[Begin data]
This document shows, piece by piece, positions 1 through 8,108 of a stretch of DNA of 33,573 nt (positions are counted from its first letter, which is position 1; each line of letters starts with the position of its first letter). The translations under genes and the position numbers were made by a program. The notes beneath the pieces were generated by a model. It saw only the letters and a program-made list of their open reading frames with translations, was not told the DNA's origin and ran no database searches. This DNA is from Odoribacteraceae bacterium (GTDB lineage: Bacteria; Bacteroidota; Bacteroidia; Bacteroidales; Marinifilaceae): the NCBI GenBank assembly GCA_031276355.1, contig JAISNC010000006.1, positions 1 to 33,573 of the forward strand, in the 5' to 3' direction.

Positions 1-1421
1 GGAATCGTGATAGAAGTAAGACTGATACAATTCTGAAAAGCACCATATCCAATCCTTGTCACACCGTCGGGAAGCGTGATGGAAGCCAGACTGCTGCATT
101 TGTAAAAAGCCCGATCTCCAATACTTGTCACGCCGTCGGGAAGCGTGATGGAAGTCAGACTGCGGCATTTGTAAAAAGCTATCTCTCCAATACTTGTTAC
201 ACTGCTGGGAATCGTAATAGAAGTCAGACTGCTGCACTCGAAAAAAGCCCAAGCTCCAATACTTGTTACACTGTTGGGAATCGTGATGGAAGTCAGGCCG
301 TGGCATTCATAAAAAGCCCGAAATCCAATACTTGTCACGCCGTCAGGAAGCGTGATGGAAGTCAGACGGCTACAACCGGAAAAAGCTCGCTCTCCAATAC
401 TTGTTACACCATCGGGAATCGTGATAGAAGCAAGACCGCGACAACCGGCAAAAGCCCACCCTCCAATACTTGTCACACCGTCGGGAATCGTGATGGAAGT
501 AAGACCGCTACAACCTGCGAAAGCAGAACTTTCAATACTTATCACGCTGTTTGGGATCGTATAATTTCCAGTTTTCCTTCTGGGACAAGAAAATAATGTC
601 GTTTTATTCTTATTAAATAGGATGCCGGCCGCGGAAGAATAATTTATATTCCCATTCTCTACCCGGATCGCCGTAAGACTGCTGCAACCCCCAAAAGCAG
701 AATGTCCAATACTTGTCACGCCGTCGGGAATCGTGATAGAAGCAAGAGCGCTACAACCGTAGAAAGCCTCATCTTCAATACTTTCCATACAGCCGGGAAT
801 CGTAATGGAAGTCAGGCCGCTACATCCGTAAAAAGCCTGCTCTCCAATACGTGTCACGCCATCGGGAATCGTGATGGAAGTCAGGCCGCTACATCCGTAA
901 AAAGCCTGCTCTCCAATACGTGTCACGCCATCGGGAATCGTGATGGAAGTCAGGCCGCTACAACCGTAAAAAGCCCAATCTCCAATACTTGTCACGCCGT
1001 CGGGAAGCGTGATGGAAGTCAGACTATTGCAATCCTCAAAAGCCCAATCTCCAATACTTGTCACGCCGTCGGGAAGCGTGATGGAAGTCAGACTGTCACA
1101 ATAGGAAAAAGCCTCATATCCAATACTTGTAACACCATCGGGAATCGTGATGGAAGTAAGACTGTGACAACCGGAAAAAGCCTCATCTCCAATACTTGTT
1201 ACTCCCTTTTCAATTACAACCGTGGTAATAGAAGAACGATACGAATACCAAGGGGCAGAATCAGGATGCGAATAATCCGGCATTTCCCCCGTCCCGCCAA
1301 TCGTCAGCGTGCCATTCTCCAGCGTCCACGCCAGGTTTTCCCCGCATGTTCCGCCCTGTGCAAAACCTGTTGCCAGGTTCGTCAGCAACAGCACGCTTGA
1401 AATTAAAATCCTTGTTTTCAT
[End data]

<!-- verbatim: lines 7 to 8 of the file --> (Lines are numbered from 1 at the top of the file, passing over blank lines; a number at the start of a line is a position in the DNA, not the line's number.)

401 TTGTTACACCATCGGGAATCGTGATAGAAGCAAGACCGCGACAACCGGCAAAAGCCCACCCTCCAATACTTGTCACACCGTCGGGAATCGTGATGGAAGT
501 AAGACCGCTACAACCTGCGAAAGCAGAACTTTCAATACTTATCACGCTGTTTGGGATCGTATAATTTCCAGTTTTCCTTCTGGGACAAGAAAATAATGTC